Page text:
Division of Fish and Wildlife awarded $238k to conserve imperiled snails

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Fragile Tree Snail (Samoana fragilis). Seen by DLNR-DFW biologists in 2015, the first
detection of this species on Rota since the 1990's.

May 23, 2016 — The DLNR-Division of Fish and Wildlife was awarded grant funding from the Competitive State Wildlife Grant program (SWG) administered by the U.S. Fish and Wildlife Service.

The CNMI grant is the first-ever awarded to a U.S. Territory in the 8-year history of the national Competitive SWG program. According to DFW Director Manny Pangelinan, the $238k grant will enable DFW to hire a new Rota-based biologist to focus full-time on snail conservation issues. Many of the CNMI's rare snail species can be found on Rota.

Pangelinan also recognized Conservation Planner Jill Liske-Clark's work that led to the grant award, "Many states apply for these competitive grants but Liske-Clark's work on the grant application as well as her outstanding work on the 2015 CNMI Wildlife Action Plan gave us the edge we needed."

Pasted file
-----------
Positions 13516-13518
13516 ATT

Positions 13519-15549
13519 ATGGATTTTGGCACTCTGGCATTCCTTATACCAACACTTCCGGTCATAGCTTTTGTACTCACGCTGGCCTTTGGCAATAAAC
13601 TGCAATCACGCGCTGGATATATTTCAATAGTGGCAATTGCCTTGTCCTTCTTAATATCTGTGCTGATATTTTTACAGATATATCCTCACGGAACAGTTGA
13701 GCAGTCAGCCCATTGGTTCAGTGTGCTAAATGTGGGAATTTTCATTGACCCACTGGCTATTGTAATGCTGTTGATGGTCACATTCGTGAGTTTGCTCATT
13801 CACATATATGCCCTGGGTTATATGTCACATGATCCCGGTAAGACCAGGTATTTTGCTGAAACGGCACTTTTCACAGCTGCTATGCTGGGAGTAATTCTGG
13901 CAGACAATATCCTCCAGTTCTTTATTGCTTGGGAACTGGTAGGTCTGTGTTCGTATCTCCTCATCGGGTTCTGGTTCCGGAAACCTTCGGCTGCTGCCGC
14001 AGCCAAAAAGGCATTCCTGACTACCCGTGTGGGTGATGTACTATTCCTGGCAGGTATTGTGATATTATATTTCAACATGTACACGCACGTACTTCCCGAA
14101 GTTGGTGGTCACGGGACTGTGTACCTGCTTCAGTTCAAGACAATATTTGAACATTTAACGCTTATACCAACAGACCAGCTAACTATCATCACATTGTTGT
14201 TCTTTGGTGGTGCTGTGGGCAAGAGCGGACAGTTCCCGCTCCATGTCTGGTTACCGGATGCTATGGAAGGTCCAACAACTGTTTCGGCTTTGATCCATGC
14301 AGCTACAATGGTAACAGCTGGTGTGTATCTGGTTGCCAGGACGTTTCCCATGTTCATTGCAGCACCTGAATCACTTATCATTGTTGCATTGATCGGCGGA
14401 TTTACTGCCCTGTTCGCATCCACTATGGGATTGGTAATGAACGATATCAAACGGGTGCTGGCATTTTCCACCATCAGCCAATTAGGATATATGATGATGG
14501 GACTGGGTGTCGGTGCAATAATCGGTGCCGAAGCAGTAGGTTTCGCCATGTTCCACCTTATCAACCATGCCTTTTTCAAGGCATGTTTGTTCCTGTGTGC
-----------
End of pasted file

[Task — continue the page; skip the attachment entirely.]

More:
In 2015, the Service listed three tree snail species in the CNMI as endangered under the Endangered Species Act (ESA). Tree snails are threatened by invasive predators including rats, habitat loss, and impacts from climate change. To maintain and potentially increase the current distribution of the snails, DFW will develop a habitat model to improve management effectiveness, while locating new and managing existing tree snail colonies. This work will lay the foundation for a regional, collaborative conservation strategy for partulid tree snails across the Mariana Islands.

The State Wildlife Grant program targets conservation and protection of "Species of Greatest Conservation Need" as identified in State Wildlife Action Plans. The CNMI Wildlife Action Plan, which describes CNMI Species of Greatest Conservation Need, is available for download from the DFW website at http://www.cnmidfw.com/2015wap/.